I recently interviewed four candidates for an entry-level position on my team. One thing that is absolutely clear at the end of this experience is that college career centers are giving their students bad, outdated advice! All four of these young people had objective statements on their resumes, and presented themselves in the same bland manner. They talked about their academic achievements, and how great they were, but they never sold me on what it was that they could do for me. In fact, they didn’t even touch on it! I’ve rewritten the job description so that it focuses on the business problems that I’m looking to solve, and I have another crop of students to interview in two weeks. I hope they are better prepared. Could you help spread the word about what employers are looking for?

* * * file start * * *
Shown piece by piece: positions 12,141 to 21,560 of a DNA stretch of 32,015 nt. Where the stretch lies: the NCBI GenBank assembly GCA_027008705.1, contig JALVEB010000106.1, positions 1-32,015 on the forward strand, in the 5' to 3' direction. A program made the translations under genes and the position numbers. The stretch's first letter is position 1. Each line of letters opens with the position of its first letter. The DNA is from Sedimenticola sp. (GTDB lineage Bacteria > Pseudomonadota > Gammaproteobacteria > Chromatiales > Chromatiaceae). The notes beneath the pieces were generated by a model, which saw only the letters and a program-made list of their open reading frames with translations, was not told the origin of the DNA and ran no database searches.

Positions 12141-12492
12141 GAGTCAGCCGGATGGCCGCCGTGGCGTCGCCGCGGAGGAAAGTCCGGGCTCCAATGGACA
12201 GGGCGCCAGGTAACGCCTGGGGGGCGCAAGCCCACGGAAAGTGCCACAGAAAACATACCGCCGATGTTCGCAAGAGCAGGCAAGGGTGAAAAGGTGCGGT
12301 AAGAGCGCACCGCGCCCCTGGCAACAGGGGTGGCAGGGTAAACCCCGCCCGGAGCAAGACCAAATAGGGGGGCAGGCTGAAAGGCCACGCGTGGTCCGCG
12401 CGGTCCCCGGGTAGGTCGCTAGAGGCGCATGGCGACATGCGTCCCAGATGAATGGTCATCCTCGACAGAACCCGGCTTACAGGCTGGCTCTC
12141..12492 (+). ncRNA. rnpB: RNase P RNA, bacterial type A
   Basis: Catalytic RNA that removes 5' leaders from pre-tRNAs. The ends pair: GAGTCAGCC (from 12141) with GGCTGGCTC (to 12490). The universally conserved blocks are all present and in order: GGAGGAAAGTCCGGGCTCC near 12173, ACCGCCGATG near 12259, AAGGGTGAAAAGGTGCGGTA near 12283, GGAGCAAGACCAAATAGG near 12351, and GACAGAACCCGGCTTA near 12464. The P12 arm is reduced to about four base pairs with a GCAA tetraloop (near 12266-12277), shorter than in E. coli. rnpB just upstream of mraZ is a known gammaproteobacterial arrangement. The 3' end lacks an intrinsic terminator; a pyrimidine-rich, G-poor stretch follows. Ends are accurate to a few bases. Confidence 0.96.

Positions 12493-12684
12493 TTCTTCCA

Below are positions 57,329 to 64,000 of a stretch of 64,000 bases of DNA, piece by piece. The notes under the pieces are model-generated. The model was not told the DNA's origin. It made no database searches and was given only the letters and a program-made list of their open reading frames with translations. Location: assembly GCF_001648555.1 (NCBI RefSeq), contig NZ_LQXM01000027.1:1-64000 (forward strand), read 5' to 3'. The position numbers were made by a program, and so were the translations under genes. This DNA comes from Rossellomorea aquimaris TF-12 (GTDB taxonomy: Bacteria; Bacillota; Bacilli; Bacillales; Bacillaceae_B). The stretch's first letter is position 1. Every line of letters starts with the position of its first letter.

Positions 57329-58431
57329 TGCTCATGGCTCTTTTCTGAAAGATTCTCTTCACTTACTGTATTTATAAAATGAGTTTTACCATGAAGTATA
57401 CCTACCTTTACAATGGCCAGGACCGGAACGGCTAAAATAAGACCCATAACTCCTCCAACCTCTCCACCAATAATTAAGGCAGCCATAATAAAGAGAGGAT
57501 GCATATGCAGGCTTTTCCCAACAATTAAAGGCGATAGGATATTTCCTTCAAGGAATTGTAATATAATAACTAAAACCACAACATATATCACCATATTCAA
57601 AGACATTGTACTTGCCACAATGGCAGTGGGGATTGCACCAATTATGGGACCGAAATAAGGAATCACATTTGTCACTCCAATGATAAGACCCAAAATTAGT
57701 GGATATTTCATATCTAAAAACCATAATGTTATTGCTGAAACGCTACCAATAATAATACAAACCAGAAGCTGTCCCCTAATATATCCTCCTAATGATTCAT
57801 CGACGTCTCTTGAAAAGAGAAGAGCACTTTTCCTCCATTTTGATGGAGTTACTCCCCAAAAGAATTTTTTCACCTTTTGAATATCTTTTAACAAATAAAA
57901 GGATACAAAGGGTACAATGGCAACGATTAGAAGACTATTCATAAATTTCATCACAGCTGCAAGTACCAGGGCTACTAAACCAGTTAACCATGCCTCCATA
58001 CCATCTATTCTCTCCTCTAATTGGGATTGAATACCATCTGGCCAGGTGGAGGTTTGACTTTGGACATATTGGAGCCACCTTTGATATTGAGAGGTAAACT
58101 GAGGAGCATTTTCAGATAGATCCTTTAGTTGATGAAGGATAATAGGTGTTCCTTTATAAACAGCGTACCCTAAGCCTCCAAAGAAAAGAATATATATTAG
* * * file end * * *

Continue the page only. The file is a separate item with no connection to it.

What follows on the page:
Frustrated Hiring Manager
Dear Recent and Soon-to-Be Grads:
Please read Frustrated’s letter, and read it carefully. When you are interviewing for a professional position, your number one job is to sell the interviewer on what you can do for him or her! How do you do that? By identifying what the pain is—in other words, what is driving the need for the employer to make the hire? Once you do that, you figure out which of your accomplishments will serve to exemplify that you have what it takes. Hopefully, you have internship or volunteer experience that relates to the position for which you are interviewing. Think about what you’ve done in the past, but more importantly, think about how that can translate into helping the interviewer.
Do not call hiring managers and “ask for interviews,” show up uninvited to their offices, bring a long a copy of your master’s thesis, or offer to work for free to “prove yourself.” And please, do not include objective statements, lists of courses taken, or references from your professors on your resumes!